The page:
After the party Mr. Finley really chewed out Kenneth for being so rude to me, my mother told me a few days later. Mr. Finley died a few months later. When I sat in the church pew at his funeral I kept thinking of his kindness to a young girl who felt alone at her first grown up party. Even when he was close to death he showed great compassion. This is a great lesson of how to live even under the direst circumstances.

Forty six years later when I hear that Beatles song I remember that party and the gentle spirit of Mr. Finley. I am sure his spirit stays with me just like the memory of him is always with me.

Some Wisdom of the West from Will Rogers


Will Rogers, who died in a 1935 plane crash, was one of the
greatest political sages this country has ever known.

Enjoy the following:
1. Never slap a man who’s chewing tobacco.

2. Never kick a cow chip on a hot day.

3. There are two theories to arguing with a woman.
Neither works.

4. Never miss a good chance to shut up.

5. Always drink upstream from the herd.

6. If you find yourself in a hole, stop digging.

7. The quickest way to double your money is to fold it
and put it back into your pocket.

8. There are three kinds of men:
The ones that learn by reading.
The few who learn by observation.
The rest of them have to pee on the electric fence
and find out for themselves.

9. Good judgment comes from experience, and a lot of that comes from bad judgment.

10. If you’re riding’ ahead of the herd, take a look back every now and then
to make sure it’s still there.

11. Lettin’ the cat outta the bag is a whole lot easier’n puttin’ it back.

12. After eating an entire bull, a mountain lion felt so good he started roaring.
He kept it up until a hunter came along and shot him.
The moral: When you’re full of bull, keep your mouth shut.

13. “Never squat while wearing your spurs”

ABOUT GROWING OLDER…

First ~Eventually you will reach a point when you stop lying
about your age and start bragging about it.

Second ~ The older we get, the fewer things seem worth waiting in line for.

Third ~ Some people try to turn back their odometers.
Not me; I want people to know ‘why’ I look this way.
I’ve traveled a long way, and some of the roads weren’t paved.

Fourth ~ When you are dissatisfied and would like to go back to youth,
think of Algebra.

Fifth ~ You know you are getting old when everything either dries up or leaks.

Sixth ~ I don’t know how I got over the hill without getting to the top.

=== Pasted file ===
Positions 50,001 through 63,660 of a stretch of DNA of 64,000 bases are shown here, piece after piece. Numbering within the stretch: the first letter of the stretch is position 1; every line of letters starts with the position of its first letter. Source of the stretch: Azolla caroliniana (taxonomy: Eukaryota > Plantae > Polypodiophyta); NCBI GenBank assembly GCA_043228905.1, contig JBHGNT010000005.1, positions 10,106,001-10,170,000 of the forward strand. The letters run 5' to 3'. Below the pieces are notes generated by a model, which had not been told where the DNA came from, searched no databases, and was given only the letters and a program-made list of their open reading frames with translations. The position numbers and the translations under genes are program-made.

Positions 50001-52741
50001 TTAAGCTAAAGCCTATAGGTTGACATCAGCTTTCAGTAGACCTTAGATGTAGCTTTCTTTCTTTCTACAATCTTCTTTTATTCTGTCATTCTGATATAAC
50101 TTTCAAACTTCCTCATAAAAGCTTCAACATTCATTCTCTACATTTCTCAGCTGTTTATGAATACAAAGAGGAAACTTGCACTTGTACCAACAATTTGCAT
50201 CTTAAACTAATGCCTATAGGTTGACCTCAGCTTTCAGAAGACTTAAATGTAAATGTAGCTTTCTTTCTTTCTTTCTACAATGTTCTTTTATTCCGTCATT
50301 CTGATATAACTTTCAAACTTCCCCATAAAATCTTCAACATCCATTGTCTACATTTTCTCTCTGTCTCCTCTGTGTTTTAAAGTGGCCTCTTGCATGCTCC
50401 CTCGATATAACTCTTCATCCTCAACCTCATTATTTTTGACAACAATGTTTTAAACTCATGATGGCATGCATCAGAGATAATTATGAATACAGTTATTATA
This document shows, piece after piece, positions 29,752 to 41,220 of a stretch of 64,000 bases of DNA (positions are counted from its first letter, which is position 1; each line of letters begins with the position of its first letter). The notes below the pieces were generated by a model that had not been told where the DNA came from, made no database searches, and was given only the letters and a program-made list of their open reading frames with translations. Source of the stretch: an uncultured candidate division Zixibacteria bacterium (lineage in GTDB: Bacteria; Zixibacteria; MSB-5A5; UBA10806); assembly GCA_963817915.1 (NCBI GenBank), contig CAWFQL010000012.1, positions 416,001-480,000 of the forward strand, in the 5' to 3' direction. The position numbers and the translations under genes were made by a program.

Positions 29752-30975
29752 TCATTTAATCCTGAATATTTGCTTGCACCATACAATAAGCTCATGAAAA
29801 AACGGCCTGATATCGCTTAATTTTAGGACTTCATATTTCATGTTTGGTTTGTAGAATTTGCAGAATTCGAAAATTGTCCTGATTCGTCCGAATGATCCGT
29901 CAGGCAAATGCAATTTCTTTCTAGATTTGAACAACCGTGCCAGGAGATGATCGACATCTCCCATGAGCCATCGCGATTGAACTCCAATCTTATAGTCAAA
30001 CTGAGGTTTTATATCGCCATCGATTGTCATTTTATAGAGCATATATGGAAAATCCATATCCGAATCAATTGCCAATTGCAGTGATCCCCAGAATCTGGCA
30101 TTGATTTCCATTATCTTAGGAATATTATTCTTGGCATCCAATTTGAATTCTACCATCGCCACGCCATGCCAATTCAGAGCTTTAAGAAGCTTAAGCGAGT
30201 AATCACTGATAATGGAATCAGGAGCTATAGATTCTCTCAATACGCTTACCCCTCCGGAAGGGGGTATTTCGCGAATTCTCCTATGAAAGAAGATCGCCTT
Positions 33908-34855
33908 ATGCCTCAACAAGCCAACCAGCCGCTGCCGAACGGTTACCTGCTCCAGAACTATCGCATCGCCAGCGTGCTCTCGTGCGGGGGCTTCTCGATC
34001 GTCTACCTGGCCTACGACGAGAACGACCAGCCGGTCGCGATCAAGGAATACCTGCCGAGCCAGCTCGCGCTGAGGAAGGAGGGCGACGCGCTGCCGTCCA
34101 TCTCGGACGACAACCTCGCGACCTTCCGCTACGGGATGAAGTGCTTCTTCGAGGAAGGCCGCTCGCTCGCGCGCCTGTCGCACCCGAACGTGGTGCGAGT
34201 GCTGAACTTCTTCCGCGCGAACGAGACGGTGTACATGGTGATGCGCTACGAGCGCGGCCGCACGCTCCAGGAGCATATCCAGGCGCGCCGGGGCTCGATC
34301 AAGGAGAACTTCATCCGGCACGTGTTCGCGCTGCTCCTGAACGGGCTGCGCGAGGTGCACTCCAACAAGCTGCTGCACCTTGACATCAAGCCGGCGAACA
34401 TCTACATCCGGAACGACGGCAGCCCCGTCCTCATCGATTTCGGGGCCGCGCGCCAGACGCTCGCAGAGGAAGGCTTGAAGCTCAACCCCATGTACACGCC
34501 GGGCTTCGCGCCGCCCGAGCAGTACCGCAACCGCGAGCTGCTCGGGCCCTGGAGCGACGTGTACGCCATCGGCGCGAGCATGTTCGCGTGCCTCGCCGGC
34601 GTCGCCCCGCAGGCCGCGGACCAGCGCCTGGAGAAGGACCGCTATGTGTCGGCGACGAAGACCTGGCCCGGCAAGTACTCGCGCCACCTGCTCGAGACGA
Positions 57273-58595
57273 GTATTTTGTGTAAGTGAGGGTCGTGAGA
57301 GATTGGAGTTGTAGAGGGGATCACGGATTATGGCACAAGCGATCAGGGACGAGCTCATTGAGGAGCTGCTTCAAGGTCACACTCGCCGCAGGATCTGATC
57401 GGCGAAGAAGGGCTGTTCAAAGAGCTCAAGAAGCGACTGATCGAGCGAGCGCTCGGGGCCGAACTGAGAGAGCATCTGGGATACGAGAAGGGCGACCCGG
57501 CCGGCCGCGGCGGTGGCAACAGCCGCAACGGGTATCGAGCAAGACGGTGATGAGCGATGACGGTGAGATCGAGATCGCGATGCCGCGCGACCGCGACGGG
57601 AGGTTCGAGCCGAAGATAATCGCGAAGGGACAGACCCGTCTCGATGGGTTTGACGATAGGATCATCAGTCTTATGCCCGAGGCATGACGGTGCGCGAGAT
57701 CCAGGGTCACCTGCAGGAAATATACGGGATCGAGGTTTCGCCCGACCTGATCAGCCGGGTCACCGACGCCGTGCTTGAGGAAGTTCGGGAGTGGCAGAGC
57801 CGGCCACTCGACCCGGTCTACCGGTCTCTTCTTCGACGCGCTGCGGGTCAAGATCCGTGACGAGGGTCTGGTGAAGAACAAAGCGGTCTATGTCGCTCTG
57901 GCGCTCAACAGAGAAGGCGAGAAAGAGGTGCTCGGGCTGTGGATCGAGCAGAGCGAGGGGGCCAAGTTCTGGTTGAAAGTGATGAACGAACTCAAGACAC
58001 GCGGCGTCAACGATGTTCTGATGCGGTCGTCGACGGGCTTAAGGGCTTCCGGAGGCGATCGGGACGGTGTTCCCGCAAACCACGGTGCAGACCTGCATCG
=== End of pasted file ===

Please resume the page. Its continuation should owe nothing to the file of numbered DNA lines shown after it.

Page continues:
Seventh ~ One of the many things no one tells you about aging
is that it’s such a nice change from being young.

Eighth ~ One must wait until evening to see how splendid the day has been.

Ninth ~ Being young is beautiful, but being old is comfortable.

Tenth ~ Long ago, when men cursed and beat the ground with sticks,
it was called witchcraft.
Today it’s called golf.

And, finally ~ If you don’t learn to laugh at trouble,
you won’t have anything to laugh at when you’re old.

Memorial Day Weekend Special!


Are you looking for a peaceful way to spend a Sunday evening this Memorial Day weekend? I invite you to join me Sunday evening, May 29, at 8:00 PM EST when I am the guest on Be Love Now, a radio show hosted by Marc on Blog Talk Radio. It will be an evening of spirituality, music, meditation, sheer enjoyment, and enlightenment. There will be psychic readings, but mostly we will be talking about a variety of spiritual topics.

It is a 2 hour show and promises to be one that you will not want to miss. Click Here To Go Directly To The Program. Call in number: (646) 929-0419

So put on a pot of tea or whatever you like to relax with, get comfortable, and join us on Sunday evening, May 29, from 8:00 PM. until 10 PM EST for a peaceful and wonderful break from a busy weekend.

Remember this program will be available to listen to any time after we record it on Sunday.

Many Blessings,
Cherokee Billie

On My 60Th Birthday I Give Women Words Of Wisdom To Live By


1. Aspire to be Barbie – the bitch has everything.

2. If the shoe fits – buy them in every color.

3. Take life with a pinch of salt… A wedge of lime, and a shot of tequila.

4. In need of a support group? – Cocktail hour with the girls!

5. Go on the 30 day diet. (I’m on it and so far I’ve lost 15 days).

6. When life gets you down – just put on your big girl panties and deal with it.

7. Let your greatest fear be that there is no PMS and this is just your personality.

8. I know I’m in my own little world, but it’s ok. They know me here.

9 Lead me not into temptation, I can find it myself.